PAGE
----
New chip boss at Samsung Electronics takes charge
Kyung Kye-hyun's appointment as the CEO of the Device Solutions business at Samsung Electronics comes at a critical moment for the company.
He will be captaining the chipmaker as it navigates choppy waters in memory chips and tries to build its share in foundry against formidable TSMC, the Hsinchu, Taiwan company that is the clear market leader in that business.
Replacing Kim Ki-nam, who was vice chairman and is now chairman, he follows an industry legend who has been leading the semiconductor business of Samsung Electronics since 2017 and represented the company when it announced the $17 billion chip factory in Texas last month.
The 58 year-old is best known for spearheading the development of a breakthrough chip design called 3D V-Nand when he served as a leader of NAND flash memory design team at Samsung Electronics in 2013.
The 3D V-Nand technology stacks NAND flash memory cells vertically within a chip so that the storage capacity and data transfer performance improve dramatically compared to the traditional planar NAND.
The design, once considered next-generation architecture, has now become the standard for many chipmakers, like SK hynix and Micron, although Samsung was the first to market NAND flash memories using the chip design.
Kyung started his career at the Suwon, Gyeongggi-based company in 1994, and he spent nine years overseeing NAND flash-related teams.
In the previous job as CEO of Samsung Electro-Mechanics, an electric component company 23.7-percent owned by Samsung Electronics, Kyung is credited with achieving record profit of 1.1 trillion won ($936 million) in the third quarter.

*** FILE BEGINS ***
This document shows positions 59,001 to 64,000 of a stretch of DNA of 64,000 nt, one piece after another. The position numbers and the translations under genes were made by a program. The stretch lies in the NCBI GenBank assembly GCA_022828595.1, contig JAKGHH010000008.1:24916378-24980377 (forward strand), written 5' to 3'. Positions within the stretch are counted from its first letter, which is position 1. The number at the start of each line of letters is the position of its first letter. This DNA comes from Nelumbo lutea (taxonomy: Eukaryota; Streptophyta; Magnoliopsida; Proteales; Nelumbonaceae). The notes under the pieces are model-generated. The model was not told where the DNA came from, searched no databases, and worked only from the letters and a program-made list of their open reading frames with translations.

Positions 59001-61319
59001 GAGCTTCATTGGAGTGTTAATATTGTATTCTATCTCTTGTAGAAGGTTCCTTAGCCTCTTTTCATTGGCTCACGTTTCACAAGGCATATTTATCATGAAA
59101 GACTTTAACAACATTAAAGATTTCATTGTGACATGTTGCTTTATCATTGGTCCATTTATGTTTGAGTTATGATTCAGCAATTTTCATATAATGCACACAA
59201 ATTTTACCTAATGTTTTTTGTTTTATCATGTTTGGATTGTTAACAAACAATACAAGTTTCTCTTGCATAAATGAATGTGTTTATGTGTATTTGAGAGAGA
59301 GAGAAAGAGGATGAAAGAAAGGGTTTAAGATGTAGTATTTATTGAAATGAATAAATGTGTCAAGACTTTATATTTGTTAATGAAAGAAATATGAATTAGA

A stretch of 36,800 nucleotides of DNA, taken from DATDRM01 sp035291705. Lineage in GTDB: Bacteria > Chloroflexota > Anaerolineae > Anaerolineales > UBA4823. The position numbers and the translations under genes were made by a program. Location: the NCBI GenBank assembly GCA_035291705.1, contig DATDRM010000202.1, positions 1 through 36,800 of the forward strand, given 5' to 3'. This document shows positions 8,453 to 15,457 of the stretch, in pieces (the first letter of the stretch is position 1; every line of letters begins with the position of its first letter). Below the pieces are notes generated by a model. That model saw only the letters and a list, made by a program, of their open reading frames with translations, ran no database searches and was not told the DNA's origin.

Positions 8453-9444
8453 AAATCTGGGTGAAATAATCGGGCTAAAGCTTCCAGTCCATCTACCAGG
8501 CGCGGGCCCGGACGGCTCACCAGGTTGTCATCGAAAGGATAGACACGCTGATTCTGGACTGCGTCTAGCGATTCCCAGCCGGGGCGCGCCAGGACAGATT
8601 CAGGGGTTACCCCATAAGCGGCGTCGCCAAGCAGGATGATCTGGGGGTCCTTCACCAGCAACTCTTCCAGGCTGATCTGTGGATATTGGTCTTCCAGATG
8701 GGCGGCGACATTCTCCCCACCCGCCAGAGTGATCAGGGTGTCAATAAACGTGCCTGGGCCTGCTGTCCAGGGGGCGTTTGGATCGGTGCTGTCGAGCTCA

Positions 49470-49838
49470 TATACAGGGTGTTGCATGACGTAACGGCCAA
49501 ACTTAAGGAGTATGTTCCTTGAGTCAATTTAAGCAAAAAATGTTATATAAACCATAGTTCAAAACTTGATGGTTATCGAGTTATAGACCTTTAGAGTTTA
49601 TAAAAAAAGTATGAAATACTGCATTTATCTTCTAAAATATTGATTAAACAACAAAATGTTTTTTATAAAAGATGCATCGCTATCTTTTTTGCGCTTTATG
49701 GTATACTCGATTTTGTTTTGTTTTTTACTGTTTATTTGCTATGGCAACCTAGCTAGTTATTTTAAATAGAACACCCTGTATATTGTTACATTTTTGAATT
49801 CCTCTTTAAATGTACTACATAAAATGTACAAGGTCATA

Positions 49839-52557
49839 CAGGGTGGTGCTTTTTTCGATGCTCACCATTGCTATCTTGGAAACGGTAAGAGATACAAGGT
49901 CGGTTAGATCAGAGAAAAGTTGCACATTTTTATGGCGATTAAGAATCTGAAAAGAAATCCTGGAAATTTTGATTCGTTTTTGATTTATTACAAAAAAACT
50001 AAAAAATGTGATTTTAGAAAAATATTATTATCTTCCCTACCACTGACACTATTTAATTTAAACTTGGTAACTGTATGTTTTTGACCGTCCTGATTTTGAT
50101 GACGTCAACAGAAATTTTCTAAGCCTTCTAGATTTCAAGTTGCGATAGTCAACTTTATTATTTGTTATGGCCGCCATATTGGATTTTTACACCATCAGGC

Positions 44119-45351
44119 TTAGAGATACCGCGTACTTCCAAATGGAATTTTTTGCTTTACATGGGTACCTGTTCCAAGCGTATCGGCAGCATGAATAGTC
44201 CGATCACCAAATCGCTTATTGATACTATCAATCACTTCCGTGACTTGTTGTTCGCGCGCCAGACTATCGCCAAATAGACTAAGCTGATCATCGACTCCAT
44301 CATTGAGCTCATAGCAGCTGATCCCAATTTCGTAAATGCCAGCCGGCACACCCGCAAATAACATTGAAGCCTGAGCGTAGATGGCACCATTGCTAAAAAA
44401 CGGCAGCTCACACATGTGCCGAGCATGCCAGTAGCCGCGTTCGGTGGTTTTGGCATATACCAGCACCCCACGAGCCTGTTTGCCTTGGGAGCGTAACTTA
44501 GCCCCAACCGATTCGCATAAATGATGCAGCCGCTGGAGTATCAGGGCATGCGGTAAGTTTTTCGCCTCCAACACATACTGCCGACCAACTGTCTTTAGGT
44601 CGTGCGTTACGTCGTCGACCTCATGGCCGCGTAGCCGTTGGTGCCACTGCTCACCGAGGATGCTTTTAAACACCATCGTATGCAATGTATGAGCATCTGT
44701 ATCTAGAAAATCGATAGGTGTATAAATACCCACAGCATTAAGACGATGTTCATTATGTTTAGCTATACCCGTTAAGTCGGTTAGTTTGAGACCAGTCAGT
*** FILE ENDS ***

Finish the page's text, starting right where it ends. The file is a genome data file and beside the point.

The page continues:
He focused on strengthening the competitiveness of the company's multilayer ceramic capacitors (MLCC). Another focus was to reform the rigid corporate culture at the company by introducing a policy that eliminates ranks under executives.
The move was intended to encourage every employee to refer to each other with the suffix "pro," as in professional, or the Korean honorific suffix of "nim," to maintain a horizontal corporate culture.
Samsung Electronics emulated the effort this year, introducing similar measures.
The new CEO graduated from Seoul National University with a major in control and instrumentation engineering and earned a doctoral degree of the same subject at the university.
Samsung Electronics Vice Chairman Lee Jae-yong arrived in Korea on Thursday after a trip to United Arab Emirates.
"I had a small meeting in Abu Dhabi," he told reporters at Gimpo International Airport.
"It was a good opportunity to gain insight as to how other countries or a specific industry prepare for the future," Lee said.
BY PARK EUN-JEE [email@example.com]